Award-winning documentary Ahead of the Curve focuses on the largely unknown story of magazine founder and editor Franco Stevens. Featuring interviews with Academy Award winner Melissa Etheridge, comedian Lea DeLaria (Orange Is The New Black), author, poet and playwright Jewelle Gomez (The Gilda Stories), award-winning poet Denice Frohman and Franco herself, the documentary celebrates the legacy of a movement while considering the agenda of its future.
The film begins in the present, where Franco has just found out that Curve magazine – formerly known as Deneuve – could be closed down within a year. As Franco’s legacy faces extinction and she reassesses her life after a disabling injury, she sets out to understand the visibility work being led by an intersection of queer women, and how Curve can continue to serve the community today.
Growing up, Franco never saw any representation of queer women – she didn’t even know it was possible for a woman to be gay. As a young woman who’d been married for three-and-a-half years, she realised she was a lesbian, and it changed the course of her life. Following a move to San Francisco, where she was temporarily homeless, she began working in a gay bookshop, but couldn’t see her community represented in any of the magazines on offer. As she puts it in the film, “There were gay magazines – just not the right ones.”
So, in 1990, Franco launched one herself, creating a safe place for lesbians in the form of Deneuve (in 1995, at the height of the magazine’s popularity, she was sued by actress Catherine Deneuve, hence the title change). With no money of her own, she applied for as many credit cards as she could, cashed them in, bet all the money down at the racetrack and won enough to start. Putting everything on the line, 23-year-old Franco managed to scrape together enough money to assemble an editorial team and create three issues.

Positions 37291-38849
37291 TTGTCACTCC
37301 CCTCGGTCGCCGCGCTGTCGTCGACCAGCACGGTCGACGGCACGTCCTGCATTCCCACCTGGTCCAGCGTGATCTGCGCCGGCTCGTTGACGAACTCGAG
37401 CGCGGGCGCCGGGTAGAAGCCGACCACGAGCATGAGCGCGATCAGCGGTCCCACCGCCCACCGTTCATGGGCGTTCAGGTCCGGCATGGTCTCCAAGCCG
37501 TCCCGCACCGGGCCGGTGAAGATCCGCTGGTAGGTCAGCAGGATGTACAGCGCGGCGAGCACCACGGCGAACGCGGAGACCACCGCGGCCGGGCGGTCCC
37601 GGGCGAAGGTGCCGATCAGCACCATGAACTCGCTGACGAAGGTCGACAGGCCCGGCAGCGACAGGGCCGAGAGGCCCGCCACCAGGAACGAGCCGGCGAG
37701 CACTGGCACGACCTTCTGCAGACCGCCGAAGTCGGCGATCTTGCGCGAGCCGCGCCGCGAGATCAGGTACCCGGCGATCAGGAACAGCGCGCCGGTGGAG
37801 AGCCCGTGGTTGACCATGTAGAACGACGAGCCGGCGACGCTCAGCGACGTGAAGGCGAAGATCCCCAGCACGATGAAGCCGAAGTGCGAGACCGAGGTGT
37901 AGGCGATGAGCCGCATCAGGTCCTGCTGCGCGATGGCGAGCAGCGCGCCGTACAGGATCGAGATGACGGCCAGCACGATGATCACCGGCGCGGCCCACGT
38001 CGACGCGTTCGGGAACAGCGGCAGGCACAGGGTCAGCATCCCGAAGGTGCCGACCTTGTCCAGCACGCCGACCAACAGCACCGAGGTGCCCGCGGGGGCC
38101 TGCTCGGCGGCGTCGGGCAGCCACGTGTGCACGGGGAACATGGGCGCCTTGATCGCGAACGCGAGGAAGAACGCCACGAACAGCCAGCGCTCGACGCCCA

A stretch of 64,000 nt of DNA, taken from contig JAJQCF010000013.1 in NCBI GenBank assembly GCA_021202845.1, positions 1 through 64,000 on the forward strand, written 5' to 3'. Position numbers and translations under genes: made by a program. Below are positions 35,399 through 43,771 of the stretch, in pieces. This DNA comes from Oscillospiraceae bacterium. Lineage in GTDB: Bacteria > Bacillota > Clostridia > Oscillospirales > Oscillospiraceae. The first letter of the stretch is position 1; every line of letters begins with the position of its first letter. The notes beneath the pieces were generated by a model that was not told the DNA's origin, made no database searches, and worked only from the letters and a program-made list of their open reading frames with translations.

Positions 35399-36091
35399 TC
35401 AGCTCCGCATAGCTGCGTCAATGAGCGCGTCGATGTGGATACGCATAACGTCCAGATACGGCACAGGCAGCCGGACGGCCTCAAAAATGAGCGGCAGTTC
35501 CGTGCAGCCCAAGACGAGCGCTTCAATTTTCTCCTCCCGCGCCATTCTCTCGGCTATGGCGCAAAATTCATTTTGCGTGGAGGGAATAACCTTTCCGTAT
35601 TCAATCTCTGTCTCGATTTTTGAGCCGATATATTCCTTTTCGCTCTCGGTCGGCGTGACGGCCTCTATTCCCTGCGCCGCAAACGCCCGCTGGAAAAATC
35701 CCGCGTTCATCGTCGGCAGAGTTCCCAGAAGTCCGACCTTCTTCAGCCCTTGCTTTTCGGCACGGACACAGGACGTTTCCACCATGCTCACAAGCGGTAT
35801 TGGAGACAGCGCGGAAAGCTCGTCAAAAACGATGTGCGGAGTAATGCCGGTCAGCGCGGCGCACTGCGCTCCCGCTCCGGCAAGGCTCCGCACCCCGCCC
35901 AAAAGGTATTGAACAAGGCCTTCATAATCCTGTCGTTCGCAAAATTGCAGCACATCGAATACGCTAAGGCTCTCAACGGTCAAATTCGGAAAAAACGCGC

It was the magazine’s mission to make the women who graced their pages look and feel great. Created at a time when there were no openly gay celebrities or politicians, and women were routinely kicked out of their homes, fired from their jobs and lost custody of their children because they were gay, the magazine was a much-needed form of community for readers across the US. Just three issues in, the subscriber list exploded. “Much more than a ground-breaking publication, Curve became a lifeline for the lesbian community in the 1990s,” explains the film’s co-director Jen Rainin, who also happens to be Franco’s wife.
“One of the reasons that Franco started the magazine was to say, ‘Our community is not a monolith, we are every colour, we are every shape, we are every race, we are every size, we are every age, we are every ability – and we’re all strong and beautiful!’ says co-director Rivkah Beth Medow. “With this release we’ll be able to reach a much wider audience and have those intergenerational conversations that are critical to creating a safer, more inclusive world.” This is laid bare in a scene at a Las Vegas convention, where Franco is part of a panel talking about visibility within the community. Lots of interesting and illuminating conversations take place about coming out, the arguments surrounding the word ‘lesbian’ – a word that was controversially removed from Curve’s cover once it was bought by the new publisher – and trans rights. This film is worth watching for these educational discussions alone.
So, what have critics made of it? The Hollywood Reporter’s Inkoo Kang said: “First-time director Jen Rainin’s portrait of Stevens, Curve’s achievements and blindspots, lesbian progress during the Clinton era and the uneasiness with the ‘lesbian’ label among many queer women today is accomplished, resonant and deeply moving.” Meanwhile, Peter Bradshaw of the Guardian describes the film as “staggering” and a “valuable portrait of a great risk-taker”. We have to agree. This is a moving and inspiring watch, and one that makes you hope for the best for Franco’s legacy and the future of Curve.